Monday, September 19, 2016

Lib's Legacy Lives at The Ole Sawmill Cafe in Forrest City.

A familiar stop in Forrest City has a legacy that goes back three quarters of a century. Let's take a look at The Ole Sawmill Cafe.

The front porch is littered with old contraptions - a cola box, a non-functional
cigarette dispenser, a washing machine. The old weathered wood bears signs from discontinued products. But the scent of good food still wafts through the doors.

The Ole Sawmill Cafe feels like an ancient edifice, but this building off Interstate 40 hasn't been here all that long. The heritage of this restaurant strings back a few buildings, a few locations, a few members of the family towards the center of town, all of 77 years or better.

While working on Classic Eateries of the Arkansas Delta a few years ago, I got on the phone with Tom Stewmon, who owns the place today. He enjoyed sharing bits of the past with me. He especially loved telling me about a woman by the name of, I kid you not, Liberty Bell.

Lib, as they called her, started selling burgers for a nickel from The Street Car Café all the way back in 1939.  She was one tough cookie.  When meat shortages caused her to need to raise the price to seven cents, one of her customers confronted her and complained.  She got in his face and said “I’m sorry, I meant they’re now a DIME!”

Her husband Tommy served in World War II, and while he was overseas he’d send money home. Lib used that money to purchase railway dining cars to add to the ends of her streetcar.  Tommy came back and worked alongside her – and one day bought a barber shop in town.  Lib opened The Liberty Bell in the space next door.

Stewmon is Lib's grandson.  He told me his mother worked at the old Liberty Bell, too.

“The last restaurant she owned was open 24 hours a day," he shared, "and once she worked 36 hours straight.  My mother was her relief. When she got there, Grandma Lib didn’t say a word, she just picked up her purse and cut out.”

Lib tried to sell the café several times to her employees – they thought they could run the business like she had, but every time she tried that tactic she ended up buying it back.  Tom told me Lib always put an ad in the paper later that would simply say I’m back – Lib Stewmon.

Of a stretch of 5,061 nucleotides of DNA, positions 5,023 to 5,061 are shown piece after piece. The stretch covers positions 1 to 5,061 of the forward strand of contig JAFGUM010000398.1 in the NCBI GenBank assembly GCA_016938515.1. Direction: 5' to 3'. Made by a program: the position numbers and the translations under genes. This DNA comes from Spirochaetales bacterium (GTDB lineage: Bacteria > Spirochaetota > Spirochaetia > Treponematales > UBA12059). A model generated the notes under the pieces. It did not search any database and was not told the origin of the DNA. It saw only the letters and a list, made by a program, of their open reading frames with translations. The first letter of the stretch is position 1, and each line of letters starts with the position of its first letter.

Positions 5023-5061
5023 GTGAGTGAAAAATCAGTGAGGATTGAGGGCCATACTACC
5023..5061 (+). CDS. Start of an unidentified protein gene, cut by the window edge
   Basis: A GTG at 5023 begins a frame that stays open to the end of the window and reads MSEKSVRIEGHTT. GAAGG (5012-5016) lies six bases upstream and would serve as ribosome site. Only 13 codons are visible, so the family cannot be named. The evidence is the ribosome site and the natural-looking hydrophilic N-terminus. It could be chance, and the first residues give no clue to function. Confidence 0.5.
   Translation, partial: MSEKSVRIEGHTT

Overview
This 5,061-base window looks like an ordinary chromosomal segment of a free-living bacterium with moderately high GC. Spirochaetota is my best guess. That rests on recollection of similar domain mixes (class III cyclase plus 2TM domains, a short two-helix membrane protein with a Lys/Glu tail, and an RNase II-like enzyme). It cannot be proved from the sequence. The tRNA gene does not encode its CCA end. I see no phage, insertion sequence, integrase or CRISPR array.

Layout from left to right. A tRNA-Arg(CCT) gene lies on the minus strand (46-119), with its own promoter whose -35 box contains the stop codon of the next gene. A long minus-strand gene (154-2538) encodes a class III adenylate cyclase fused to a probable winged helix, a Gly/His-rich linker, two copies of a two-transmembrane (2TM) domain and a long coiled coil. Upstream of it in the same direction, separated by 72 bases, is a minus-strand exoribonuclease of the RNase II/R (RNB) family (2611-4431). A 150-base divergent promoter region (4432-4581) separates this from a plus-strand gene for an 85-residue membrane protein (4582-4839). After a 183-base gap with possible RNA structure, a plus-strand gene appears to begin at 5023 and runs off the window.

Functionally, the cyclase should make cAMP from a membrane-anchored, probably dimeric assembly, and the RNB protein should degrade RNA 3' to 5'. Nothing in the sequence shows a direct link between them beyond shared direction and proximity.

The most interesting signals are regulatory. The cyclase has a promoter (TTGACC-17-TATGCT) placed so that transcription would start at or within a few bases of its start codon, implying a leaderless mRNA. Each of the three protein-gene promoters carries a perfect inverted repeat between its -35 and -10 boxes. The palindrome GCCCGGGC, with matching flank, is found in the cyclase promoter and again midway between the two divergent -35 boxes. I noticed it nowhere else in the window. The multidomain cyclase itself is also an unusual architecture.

Interstate 40 came through Arkansas in the 1960s and 70s, and Lib could see what was coming.  She worked with her son’s brother-in-law Gene – who just happened to be a New York trained chef – to build a new Liberty Bell close to where the new highway was going through.  Tom started his culinary career at the new restaurant and moved on to various food and beverage operations.

Lib finally did sell the Liberty Bell and retire, but the restaurant was destined to end up in family hands.  Bill and Sara Stewmon purchased it and renamed it The Ole Sawmill Café, and it operates to this day.

It has been some time since I darkened the door, and even longer since I entered the establishment with my camera. I was chatting with a friend about the place this weekend.

Some say the place has a "Cracker Barrel" feel to it, but that's a disservice. Yes, you do enter through the right side of the building's front face, and walk through a long gift shop full of local wares. Past the register, a lattice-sectioned dining room offers seating for families, groups or just a
wandering traveler who's aching for a good breakfast. Breakfast can be ordered by the plate if you really want, but there's not much need. The buffet is significant, with not only bacon and ham and sausage but chicken fried steak fingers, potato cakes, French toast sticks, biscuits, honey butter, white gravy, scrambled eggs, grits and oatmeal. The buffet runs $7.50 but does not include beverages.

If the buffet is not for you, I highly recommend the 10 ounce hamburger steak and eggs. The steak seasoning is right on the mark.

Like a lot of longtime Arkansas Delta Classic restaurants, the menu is vast. Lunches include pretty fantastic burgers, double-dipped fried chicken, cold cut sandwiches and hot sandwiches as well. Dinners can be steaks, mudbugs and other seafood, more fried chicken, salads... and there's a buffet every night, with a special seafood buffet on Friday, catfish and ribs on Saturday and turkey and dressing on Sunday.

Ole Sawmill Café
2299 N Washington Street
Forrest City, AR 72335
(870) 630-2299

The Ole Sawmill Cafe Menu, Reviews, Photos, Location and Info - Zomato

1 comment:

  1. yuky food, my 15 year old grand daughter can cook better than this. Waitress we had was a darling though, feel sorry for her having to work there though, will not go back


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